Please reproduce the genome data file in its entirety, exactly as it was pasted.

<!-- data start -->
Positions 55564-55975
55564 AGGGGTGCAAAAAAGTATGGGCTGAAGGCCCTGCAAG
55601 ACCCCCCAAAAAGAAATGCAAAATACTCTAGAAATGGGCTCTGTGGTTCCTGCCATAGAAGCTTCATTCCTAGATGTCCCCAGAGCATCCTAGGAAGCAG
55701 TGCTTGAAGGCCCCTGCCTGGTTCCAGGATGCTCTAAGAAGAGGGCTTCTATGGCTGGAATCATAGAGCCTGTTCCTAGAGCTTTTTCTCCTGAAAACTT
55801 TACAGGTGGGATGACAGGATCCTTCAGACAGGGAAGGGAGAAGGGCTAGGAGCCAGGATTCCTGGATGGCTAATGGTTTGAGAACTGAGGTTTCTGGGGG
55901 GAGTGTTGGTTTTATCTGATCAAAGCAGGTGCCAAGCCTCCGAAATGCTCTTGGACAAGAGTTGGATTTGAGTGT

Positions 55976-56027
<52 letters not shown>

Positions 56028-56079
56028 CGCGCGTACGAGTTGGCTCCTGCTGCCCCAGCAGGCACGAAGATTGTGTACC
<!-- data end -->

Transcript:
Positions 55564-55975
55564 AGGGGTGCAAAAAAGTATGGGCTGAAGGCCCTGCAAG
55601 ACCCCCCAAAAAGAAATGCAAAATACTCTAGAAATGGGCTCTGTGGTTCCTGCCATAGAAGCTTCATTCCTAGATGTCCCCAGAGCATCCTAGGAAGCAG
55701 TGCTTGAAGGCCCCTGCCTGGTTCCAGGATGCTCTAAGAAGAGGGCTTCTATGGCTGGAATCATAGAGCCTGTTCCTAGAGCTTTTTCTCCTGAAAACTT
55801 TACAGGTGGGATGACAGGATCCTTCAGACAGGGAAGGGAGAAGGGCTAGGAGCCAGGATTCCTGGATGGCTAATGGTTTGAGAACTGAGGTTTCTGGGGG
55901 GAGTGTTGGTTTTATCTGATCAAAGCAGGTGCCAAGCCTCCGAAATGCTCTTGGACAAGAGTTGGATTTGAGTGT

Positions 55976-56027
<52 letters not shown>

Positions 56028-56079
56028 CGCGCGTACGAGTTGGCTCCTGCTGCCCCAGCAGGCACGAAGATTGTGTACC